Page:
Photo by Ann McCreary

One of the many firefighters who helped quickly contain the fire on July 24, 2018.

By Marcy Stamper and Ann McCreary

With consistently hot, dry weather, in the past week firefighters have responded to several wildland fires that threatened homes and spread to dry vegetation.

A brush fire that broke out Tuesday afternoon (July 24) just east of the intersection of Highway 20 and Highway 153 threatened a home on the hillside above Highway 20. The fire was reported between 2:15 and 2:30 p.m., and firefighters had the 3-acre blaze contained and were mopping up shortly after 3 p.m.

Highway 20 was temporarily closed, and traffic was detoured to Lower Beaver Creek Road. Several agencies responded to the fire, including Okanogan County Fire District 6, Washington Department of Natural Resources (DNR), U.S. Forest Service and Okanogan County Sheriff’s Department.

On Sunday (July 22), Twisp, Winthrop and Carlton stations from Fire District 6 responded to a grass fire on the Twisp-Carlton Road. Firefighters from DNR and the Forest Service assisted to keep the fire at just over 2 acres, according to District 6. The cause is under investigation.

On July 18, District 6, DNR and Forest Service responded to a wildland fire near Bear Creek and Springboard Lane, south of the Bear Creek Golf Course. District 6 said the fire was limited to about 5 acres.

The more than 700 fires around the state this summer are a record for this early in the season, according to DNR. A fire near Vantage that closed Interstate 90 last week is the largest thus far, at more than 70,000 acres.

DNR has kept most of these fires small by positioning helicopters in high-risk areas and using real-time data, according to the agency.

‘Extreme’ fire danger

As of last Friday (July 20), DNR increased the fire-danger rating in Okanogan County to “very high/extreme.” All outdoor burning in Okanogan County and on public and private lands protected by DNR is prohibited. Under the ban, agricultural burning and outdoor burning of yard waste are prohibited. The use of gas- or charcoal-fired barbecues is allowed.

All campfires are banned in the Methow Valley Ranger District and the Okanogan-Wenatchee National Forest except in designated campgrounds, where there are amenities such as metal fire rings. Charcoal briquettes are also prohibited. Pressurized liquid-gas cooking stoves are permitted.

Escaped campfires are the leading cause of human-caused wildland fires on the Okanogan-Wenatchee National Forest. Firefighters extinguish one or two abandoned campfires almost every weekend, according to the Forest Service.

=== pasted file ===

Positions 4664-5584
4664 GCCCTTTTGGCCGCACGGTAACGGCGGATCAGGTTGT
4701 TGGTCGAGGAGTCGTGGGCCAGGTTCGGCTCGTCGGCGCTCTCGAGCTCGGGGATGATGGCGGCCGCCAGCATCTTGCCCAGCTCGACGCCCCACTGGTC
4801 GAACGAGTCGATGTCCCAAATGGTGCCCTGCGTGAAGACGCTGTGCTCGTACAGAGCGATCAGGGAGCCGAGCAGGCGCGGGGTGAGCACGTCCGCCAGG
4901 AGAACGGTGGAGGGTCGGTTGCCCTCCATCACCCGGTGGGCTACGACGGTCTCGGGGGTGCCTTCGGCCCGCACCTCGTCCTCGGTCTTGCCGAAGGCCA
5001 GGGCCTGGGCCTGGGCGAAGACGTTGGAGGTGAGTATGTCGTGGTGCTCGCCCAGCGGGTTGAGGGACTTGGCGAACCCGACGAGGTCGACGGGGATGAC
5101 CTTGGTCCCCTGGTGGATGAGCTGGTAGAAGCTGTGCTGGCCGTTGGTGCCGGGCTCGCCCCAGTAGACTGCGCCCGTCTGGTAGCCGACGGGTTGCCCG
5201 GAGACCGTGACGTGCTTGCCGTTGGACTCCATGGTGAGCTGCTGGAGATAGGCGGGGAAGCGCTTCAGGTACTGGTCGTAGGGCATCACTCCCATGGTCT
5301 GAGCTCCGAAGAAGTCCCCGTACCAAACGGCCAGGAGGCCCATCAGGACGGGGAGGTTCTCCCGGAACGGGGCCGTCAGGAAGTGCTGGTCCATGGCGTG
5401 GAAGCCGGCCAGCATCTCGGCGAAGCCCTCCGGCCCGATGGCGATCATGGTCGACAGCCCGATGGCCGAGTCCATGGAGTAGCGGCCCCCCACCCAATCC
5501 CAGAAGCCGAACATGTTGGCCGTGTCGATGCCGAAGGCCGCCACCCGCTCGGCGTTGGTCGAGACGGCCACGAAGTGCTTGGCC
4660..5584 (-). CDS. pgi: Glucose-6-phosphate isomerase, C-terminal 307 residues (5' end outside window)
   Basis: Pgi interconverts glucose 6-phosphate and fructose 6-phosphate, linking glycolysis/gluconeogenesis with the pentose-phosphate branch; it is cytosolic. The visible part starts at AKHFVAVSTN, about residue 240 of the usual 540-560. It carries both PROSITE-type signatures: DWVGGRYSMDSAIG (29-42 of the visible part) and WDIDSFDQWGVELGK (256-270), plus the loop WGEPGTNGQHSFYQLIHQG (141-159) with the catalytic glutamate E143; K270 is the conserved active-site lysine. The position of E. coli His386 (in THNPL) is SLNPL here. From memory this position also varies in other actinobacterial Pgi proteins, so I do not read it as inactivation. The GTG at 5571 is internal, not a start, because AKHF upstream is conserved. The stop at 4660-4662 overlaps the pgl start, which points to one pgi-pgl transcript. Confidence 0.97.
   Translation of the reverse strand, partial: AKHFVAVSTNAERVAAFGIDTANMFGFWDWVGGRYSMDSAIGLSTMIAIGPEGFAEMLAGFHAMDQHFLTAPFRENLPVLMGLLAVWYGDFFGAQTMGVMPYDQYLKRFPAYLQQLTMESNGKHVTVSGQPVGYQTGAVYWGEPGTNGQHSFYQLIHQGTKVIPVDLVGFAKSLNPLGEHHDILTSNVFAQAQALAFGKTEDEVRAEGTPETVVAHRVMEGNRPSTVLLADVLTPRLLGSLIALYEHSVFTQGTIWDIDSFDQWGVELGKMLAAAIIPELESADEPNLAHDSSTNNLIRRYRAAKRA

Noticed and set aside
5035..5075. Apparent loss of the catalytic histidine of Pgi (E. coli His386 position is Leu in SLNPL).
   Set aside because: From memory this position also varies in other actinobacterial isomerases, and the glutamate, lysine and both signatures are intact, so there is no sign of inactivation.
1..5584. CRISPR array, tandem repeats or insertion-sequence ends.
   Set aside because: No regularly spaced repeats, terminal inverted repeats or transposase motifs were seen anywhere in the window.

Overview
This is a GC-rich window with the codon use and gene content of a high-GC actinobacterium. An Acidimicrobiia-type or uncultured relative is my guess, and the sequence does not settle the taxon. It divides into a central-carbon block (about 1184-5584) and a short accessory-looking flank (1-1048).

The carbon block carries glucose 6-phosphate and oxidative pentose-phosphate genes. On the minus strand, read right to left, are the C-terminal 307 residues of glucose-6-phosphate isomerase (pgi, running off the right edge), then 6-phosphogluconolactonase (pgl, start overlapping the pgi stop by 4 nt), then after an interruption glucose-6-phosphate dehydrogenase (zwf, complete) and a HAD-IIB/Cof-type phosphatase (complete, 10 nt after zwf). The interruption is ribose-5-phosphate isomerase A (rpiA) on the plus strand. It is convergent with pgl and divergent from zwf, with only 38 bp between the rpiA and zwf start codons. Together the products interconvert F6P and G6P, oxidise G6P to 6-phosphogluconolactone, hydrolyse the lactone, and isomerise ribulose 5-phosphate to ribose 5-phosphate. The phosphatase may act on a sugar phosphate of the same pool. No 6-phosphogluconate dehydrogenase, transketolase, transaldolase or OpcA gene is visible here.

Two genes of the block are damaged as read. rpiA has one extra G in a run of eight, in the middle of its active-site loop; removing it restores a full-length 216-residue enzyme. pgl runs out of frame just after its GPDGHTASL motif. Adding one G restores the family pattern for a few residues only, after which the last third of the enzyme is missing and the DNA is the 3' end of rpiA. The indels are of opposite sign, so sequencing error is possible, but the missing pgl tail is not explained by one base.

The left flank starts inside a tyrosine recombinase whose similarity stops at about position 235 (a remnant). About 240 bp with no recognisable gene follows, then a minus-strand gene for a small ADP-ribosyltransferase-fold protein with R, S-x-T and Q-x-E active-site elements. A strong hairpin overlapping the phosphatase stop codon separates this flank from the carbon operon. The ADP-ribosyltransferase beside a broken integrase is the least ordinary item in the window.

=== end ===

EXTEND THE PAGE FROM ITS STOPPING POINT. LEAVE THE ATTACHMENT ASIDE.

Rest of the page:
At Pearrygin Lake State Park, wood fires are restricted to designated fire pits. No charcoal fires are allowed. At Alta Lake State Park, both wood and charcoal fires are prohibited. Only gas and propane stoves are allowed.

Where campfires are permitted, make sure the fire is completely doused and cold to the touch.

Fireworks are prohibited throughout the county on both public and private land, and year-round in the Okanagan-Wenatchee National Forest. There are penalties of up to $5,000, or six months in jail, for fireworks possession in the national forest.

Emergency alerts

Okanogan County Emergency Management has an automated system to alert people about fires and floods, evacuations, and unexpected road closures and missing persons.

The system allows people to enter up to five physical addresses so they can receive timely notifications of emergencies near their home, place of work, or children’s school, for example.

Alerts are sent by text message, phone call, and/or email. This year, the alerts go to every device people provide, but don’t cycle through the list more than once. Except for entering a cell-phone number for both text messages and phone calls, don’t enter the same number for each contact (for example, home and work).

To sign up, go to the Okanogan Cunty Emergency Management website at http://okanogandem.org and click on the outline map of Okanogan County that says “Alert System.” Emergency Manager Maurice Goodall recommends that people who are already registered log in again to be sure their information is up to date.

People will need to confirm their locations on a map for the system to work.

People should create an individual account for each household member with a cell phone.

The system notifies people within a certain radius that’s set by emergency managers in consultation with first responders, depending on the risk posed by the incident, said Goodall. Because of that, people will not necessarily hear about all incidents in the area, he said.

People who want to be notified about all incidents throughout the county can text “OKCOUNTY” TO 888777. They can also text ZIP codes to that number for particular towns if they want information about incidents in those areas only. This system, known as Nixle, provides alerts by text message only.

People can view a list of all notifications on the Emergency Management web page by clicking on “County Alert Notifications.”

For assistance with the alert system, contact Okanogan County Emergency Management at (509) 422-7206.